As anticipated, Ontario Premier Kathleen Wynne
formally announced plans Monday morning to join Quebec
and California in building a cap-and-trade system for greenhouse
gas emissions. Calling climate change "one of the greatest
challenges mankind has faced", Ontario will soon impose
sector-specific limits on emissions. Once the details are finalized
over the next six months, the Province will sell or auction permits
to companies that represent the right to emit a stated volume of
pollution. Companies that pollute more than their limit must
purchase permits from other companies that plan to emit less. As
such, proponents of cap-and-trade argue that market forces
incentivize businesses to adopt cleaner and more efficient
practices. "The action we take today will help secure a
healthier environment, a more competitive economy and a better
future for our children and grandchildren," Wynne said.
Opponents of the system argue that cap-and-trade is simply a
carbon tax by another name. Increasing costs to businesses, they
argue, will invariably lead to consumers paying more for a wide
variety of goods and services. The University of California
Berkeley, for example, estimates that cap-and-trade will add 2.6
cents per litre to the price of gasoline in Ontario.
The government plans to reinvest the proceeds raised through
cap-and-trade into projects that reduce greenhouse gas emissions.
These include projects aimed at reducing household energy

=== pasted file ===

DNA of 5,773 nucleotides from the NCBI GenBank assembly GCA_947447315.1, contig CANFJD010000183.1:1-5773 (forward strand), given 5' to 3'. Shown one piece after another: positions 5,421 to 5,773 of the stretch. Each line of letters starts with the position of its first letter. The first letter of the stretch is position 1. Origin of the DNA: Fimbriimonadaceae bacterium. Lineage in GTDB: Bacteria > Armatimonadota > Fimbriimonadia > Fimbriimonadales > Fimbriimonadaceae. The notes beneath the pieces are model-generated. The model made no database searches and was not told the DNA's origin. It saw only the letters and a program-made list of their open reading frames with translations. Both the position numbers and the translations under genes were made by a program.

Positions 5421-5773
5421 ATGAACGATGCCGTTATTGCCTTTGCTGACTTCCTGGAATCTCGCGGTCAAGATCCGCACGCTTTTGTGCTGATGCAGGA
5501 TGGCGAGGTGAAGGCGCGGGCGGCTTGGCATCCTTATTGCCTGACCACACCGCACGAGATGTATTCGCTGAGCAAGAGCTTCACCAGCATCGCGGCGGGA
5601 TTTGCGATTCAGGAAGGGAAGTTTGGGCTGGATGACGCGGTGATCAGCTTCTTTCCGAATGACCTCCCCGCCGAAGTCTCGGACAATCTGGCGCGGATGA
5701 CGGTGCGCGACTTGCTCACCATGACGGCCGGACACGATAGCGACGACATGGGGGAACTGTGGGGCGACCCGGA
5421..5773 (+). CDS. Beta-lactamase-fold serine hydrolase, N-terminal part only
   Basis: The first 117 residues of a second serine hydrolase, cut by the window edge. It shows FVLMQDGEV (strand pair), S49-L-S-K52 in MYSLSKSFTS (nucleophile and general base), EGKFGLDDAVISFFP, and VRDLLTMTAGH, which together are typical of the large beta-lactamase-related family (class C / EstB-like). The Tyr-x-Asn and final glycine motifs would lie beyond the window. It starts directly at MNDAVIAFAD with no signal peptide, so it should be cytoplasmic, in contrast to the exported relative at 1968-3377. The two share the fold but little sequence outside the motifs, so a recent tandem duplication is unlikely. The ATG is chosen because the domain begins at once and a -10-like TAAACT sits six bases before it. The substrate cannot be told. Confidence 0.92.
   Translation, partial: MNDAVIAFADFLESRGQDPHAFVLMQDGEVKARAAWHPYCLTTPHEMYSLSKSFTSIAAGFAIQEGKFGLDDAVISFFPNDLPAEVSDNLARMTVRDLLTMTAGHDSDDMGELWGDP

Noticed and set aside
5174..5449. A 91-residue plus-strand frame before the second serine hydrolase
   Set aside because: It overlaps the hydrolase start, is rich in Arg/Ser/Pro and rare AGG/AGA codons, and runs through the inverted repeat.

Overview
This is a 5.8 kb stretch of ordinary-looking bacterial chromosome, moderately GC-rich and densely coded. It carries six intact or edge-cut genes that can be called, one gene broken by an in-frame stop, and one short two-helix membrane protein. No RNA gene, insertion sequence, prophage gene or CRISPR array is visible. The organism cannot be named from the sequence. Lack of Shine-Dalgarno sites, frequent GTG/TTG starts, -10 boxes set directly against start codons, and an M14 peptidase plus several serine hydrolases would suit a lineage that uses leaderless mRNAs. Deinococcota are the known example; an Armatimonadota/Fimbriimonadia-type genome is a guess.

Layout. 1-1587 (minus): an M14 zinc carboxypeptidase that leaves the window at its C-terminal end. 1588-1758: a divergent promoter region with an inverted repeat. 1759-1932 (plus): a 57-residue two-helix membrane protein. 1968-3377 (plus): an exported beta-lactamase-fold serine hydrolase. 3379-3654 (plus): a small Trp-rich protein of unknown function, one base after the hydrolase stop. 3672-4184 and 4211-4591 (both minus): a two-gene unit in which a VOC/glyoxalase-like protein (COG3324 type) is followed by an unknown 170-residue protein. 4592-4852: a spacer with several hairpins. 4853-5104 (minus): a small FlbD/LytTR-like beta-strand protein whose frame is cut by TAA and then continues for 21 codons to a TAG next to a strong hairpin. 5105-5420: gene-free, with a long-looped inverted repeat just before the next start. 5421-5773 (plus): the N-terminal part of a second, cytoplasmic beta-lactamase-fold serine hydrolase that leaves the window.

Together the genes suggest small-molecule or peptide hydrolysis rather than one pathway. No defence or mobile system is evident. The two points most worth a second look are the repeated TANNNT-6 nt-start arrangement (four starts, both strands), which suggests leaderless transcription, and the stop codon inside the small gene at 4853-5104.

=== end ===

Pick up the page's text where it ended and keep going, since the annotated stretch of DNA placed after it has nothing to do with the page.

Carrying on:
consumption, building more public transit and assisting factories
and businesses in reducing their environmental footprint. Initial
estimates indicate that a cap-and-trade system in Ontario could
generate between $1 billion and $2 billion in revenue per year.
Despite the Premier's announcement, few details or dollar
figures were provided. Among other uncertainties, it remains
unclear how much the Province expects to raise by the sale or
auction of permits, what the costs of introducing the system will
be, how emission caps will be set, and what the effect on consumers
is expected to be.
Environment Minister Glen Murray stated that the government will
consult the public as it irons out the details for a cap-and-trade
regime by October. We will be sure to update this blog once more
details are revealed.
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Ontario's Ministry of the Environment and Climate Change continues to roll out its Climate Change Action Plan with its proposed GHG guide for projects that are subject to the province's Environmental Assessment Act.
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